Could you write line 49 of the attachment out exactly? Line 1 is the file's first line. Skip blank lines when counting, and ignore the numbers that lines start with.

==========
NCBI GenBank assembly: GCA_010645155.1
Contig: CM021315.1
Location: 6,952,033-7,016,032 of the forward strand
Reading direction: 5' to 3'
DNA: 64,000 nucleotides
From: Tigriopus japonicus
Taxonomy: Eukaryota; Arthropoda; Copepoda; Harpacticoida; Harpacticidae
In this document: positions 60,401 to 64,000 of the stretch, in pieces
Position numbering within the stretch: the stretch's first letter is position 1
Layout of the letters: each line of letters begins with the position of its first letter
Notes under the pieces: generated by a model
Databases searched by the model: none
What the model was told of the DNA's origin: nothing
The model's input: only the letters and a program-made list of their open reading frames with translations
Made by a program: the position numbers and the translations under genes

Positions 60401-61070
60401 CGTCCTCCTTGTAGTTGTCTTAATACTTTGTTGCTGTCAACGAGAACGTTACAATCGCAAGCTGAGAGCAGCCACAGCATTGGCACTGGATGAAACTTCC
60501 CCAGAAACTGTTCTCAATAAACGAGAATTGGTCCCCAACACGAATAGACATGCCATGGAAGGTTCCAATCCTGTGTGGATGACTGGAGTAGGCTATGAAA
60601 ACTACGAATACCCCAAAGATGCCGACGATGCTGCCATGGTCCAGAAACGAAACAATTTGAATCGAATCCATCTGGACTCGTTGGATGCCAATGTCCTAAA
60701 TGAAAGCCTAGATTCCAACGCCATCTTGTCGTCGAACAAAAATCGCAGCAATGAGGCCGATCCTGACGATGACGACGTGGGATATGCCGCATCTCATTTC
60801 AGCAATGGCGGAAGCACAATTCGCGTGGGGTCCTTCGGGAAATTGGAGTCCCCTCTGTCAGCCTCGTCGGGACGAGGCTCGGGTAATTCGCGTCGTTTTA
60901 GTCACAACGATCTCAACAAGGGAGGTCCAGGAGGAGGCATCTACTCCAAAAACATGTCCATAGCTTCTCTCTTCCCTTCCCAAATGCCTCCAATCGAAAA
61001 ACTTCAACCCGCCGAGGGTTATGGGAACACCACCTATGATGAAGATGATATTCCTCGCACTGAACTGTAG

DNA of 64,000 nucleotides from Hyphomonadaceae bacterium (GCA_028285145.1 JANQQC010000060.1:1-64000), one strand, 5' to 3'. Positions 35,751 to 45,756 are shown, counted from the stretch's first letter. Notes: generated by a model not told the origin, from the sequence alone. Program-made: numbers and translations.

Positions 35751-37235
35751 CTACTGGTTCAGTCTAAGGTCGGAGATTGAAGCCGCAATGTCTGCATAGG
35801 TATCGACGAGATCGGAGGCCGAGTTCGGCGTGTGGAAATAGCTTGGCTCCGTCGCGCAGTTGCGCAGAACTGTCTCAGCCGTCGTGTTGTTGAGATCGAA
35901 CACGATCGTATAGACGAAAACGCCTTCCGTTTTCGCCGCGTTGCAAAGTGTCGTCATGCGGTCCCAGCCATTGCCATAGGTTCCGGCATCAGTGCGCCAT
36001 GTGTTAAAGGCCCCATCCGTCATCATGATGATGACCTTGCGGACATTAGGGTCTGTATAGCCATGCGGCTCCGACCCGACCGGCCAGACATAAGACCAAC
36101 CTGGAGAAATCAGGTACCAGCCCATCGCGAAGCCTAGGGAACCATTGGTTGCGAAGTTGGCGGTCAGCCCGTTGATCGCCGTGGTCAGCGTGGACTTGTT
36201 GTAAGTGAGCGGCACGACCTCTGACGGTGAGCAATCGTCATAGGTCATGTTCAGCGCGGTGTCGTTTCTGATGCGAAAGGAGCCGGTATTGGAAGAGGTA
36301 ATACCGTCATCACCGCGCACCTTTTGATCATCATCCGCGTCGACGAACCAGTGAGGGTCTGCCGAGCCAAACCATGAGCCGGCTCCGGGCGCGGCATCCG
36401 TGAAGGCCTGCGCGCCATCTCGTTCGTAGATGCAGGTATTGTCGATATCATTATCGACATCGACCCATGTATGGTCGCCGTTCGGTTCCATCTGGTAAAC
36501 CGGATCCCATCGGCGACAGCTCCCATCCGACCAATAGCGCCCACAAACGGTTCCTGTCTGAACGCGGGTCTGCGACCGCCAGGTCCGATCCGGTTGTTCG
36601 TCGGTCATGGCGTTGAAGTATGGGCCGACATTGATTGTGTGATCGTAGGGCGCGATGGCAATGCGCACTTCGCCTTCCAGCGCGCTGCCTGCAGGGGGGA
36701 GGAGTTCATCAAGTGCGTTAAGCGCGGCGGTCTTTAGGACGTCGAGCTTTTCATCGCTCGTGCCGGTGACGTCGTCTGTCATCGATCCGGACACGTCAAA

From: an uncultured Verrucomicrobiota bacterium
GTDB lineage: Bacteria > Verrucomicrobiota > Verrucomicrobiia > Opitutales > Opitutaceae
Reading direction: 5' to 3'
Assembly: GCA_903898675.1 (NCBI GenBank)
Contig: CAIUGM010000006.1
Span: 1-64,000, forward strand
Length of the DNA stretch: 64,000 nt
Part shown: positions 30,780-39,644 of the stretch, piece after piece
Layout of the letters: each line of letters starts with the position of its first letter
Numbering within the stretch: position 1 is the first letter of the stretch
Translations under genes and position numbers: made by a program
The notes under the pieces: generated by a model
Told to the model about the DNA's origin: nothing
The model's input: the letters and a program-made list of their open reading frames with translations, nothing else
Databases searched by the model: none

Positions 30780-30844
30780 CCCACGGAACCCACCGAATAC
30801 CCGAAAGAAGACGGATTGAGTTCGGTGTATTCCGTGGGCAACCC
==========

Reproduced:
Told to the model about the DNA's origin: nothing